Johnson Center, Meeting Room D
April 03, 2012, 09:30 AM to 06:30 AM
Against the backdrop of mixed results of public participation in environmental decision making, this research used the lens of structuration theory to analyze the intractable and tractable dimensions of the U.S.-Canadian International Joint Commission’s (IJC) controversial Lake Ontario-St. Lawrence River (LOSLR) study. Launched in 2000 with substantial public involvement, the study is ongoing and an agreement on a new water levels and flows regulation plan for the LOSLR Basin is still being worked out. Interviews (n=40) were conducted with representatives of the IJC, the scientific community, interest groups, and jurisdictions on both sides of the U.S.-Canadian border, who actively participated in driving the direction of the LOSLR study.
Findings were derived from a four-step qualitative coding process of the interview transcripts and case documents. Ten rules, or generalized procedures constituting the LOSLR study’s communicative practices and contributing to the study’s intractability, were identified. The rules were categorized by the way they were structured over the life of the study, including transformation over time by the same party, inconsistent enactment by the same party, and different interpretations and enactments by various parties to the LOSLR study deliberations. The rules served as a basis for analyzing the structures that enabled or constrained the parties in their interactions. Parties’ ambiguous and sometimes conflicting interpretations and enactments of the rules and their differential access to human and material resources had unintended consequences that contributed to prolonging the process of reaching an agreement on a new regulation plan for the LOSLR Basin.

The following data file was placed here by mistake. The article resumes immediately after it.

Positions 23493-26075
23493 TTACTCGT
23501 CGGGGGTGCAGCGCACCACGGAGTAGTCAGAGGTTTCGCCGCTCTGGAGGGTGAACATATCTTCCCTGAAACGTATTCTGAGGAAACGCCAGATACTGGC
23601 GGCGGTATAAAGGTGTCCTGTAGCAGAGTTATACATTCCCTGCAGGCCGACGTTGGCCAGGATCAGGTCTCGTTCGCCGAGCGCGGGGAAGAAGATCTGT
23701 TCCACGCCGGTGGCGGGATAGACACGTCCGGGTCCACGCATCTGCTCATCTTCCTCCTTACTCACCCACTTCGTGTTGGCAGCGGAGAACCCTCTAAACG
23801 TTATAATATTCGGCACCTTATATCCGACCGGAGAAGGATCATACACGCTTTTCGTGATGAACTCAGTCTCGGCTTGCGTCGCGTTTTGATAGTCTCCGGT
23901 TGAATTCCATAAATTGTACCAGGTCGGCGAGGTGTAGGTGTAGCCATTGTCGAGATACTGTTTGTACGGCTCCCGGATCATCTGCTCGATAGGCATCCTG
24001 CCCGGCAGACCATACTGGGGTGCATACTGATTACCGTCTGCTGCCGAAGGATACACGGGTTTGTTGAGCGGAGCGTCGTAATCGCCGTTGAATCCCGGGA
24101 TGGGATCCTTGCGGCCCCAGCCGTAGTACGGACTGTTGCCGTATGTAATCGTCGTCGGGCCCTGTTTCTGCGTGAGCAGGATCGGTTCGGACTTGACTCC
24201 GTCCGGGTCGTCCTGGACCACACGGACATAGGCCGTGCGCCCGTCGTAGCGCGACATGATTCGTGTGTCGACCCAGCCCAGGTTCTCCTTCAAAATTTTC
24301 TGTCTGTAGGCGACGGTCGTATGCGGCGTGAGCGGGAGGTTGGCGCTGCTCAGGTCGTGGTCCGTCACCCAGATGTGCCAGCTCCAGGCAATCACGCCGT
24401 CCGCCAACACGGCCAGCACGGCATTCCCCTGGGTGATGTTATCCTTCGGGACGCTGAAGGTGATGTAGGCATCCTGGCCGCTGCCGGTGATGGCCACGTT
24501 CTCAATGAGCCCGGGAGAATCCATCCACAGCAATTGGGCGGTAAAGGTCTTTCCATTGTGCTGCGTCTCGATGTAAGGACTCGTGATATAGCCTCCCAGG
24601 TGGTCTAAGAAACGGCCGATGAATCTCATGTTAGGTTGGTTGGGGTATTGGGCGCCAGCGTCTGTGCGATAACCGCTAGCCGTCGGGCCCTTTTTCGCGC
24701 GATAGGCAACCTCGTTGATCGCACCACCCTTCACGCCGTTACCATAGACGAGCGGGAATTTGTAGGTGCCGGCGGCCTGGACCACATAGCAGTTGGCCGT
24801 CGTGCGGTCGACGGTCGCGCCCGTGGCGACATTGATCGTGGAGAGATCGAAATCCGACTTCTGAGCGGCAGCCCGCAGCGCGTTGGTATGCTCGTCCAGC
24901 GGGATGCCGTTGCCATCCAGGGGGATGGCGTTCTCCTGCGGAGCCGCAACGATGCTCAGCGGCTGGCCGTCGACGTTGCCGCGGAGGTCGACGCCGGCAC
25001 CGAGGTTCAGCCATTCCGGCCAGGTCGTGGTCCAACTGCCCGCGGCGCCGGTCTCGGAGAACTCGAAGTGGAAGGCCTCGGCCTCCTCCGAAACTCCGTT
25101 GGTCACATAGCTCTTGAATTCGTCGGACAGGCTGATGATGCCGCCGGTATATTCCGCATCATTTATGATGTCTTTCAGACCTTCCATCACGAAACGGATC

This research concludes that the LOLSR study was carried out in a pluralistic context characterized by ambiguous goals and rules, diffuse power, and emphasis on knowledge-based work. By drawing on structuration theory and the concepts of ambiguity and pluralism, the dissertation contributes a nuanced perspective to the environmental communication literature. That literature stream has heretofore largely focused on the power of the government agency managing the public participation process in relation to the stakeholders who contribute to it. Recommendations based on structuring roles, dialogue, networks, and scientific communication, as well as engaging ambiguity and pluralism in the context of environmental public participation practice, are advanced.